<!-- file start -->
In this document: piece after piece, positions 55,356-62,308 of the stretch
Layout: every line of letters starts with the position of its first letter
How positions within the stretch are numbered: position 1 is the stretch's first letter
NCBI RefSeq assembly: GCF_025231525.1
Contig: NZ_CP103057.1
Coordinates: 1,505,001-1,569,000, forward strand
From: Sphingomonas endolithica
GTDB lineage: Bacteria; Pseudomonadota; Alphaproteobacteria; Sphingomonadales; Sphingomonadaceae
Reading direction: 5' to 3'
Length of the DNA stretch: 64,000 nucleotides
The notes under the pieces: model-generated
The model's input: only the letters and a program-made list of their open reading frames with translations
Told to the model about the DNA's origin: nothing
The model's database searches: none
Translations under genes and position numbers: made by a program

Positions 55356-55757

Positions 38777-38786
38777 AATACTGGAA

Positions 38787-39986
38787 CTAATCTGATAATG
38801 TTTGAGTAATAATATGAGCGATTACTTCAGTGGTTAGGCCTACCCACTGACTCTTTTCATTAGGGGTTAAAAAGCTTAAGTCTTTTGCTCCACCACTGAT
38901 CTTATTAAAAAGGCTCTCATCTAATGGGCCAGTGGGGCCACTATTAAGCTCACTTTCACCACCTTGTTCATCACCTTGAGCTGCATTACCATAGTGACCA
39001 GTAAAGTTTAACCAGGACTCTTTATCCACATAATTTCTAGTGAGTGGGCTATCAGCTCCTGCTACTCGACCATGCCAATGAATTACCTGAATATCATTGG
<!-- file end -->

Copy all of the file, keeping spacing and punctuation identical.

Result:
In this document: piece after piece, positions 55,356-62,308 of the stretch
Layout: every line of letters starts with the position of its first letter
How positions within the stretch are numbered: position 1 is the stretch's first letter
NCBI RefSeq assembly: GCF_025231525.1
Contig: NZ_CP103057.1
Coordinates: 1,505,001-1,569,000, forward strand
From: Sphingomonas endolithica
GTDB lineage: Bacteria; Pseudomonadota; Alphaproteobacteria; Sphingomonadales; Sphingomonadaceae
Reading direction: 5' to 3'
Length of the DNA stretch: 64,000 nucleotides
The notes under the pieces: model-generated
The model's input: only the letters and a program-made list of their open reading frames with translations
Told to the model about the DNA's origin: nothing
The model's database searches: none
Translations under genes and position numbers: made by a program

Positions 55356-55757

Positions 38777-38786
38777 AATACTGGAA

Positions 38787-39986
38787 CTAATCTGATAATG
38801 TTTGAGTAATAATATGAGCGATTACTTCAGTGGTTAGGCCTACCCACTGACTCTTTTCATTAGGGGTTAAAAAGCTTAAGTCTTTTGCTCCACCACTGAT
38901 CTTATTAAAAAGGCTCTCATCTAATGGGCCAGTGGGGCCACTATTAAGCTCACTTTCACCACCTTGTTCATCACCTTGAGCTGCATTACCATAGTGACCA
39001 GTAAAGTTTAACCAGGACTCTTTATCCACATAATTTCTAGTGAGTGGGCTATCAGCTCCTGCTACTCGACCATGCCAATGAATTACCTGAATATCATTGG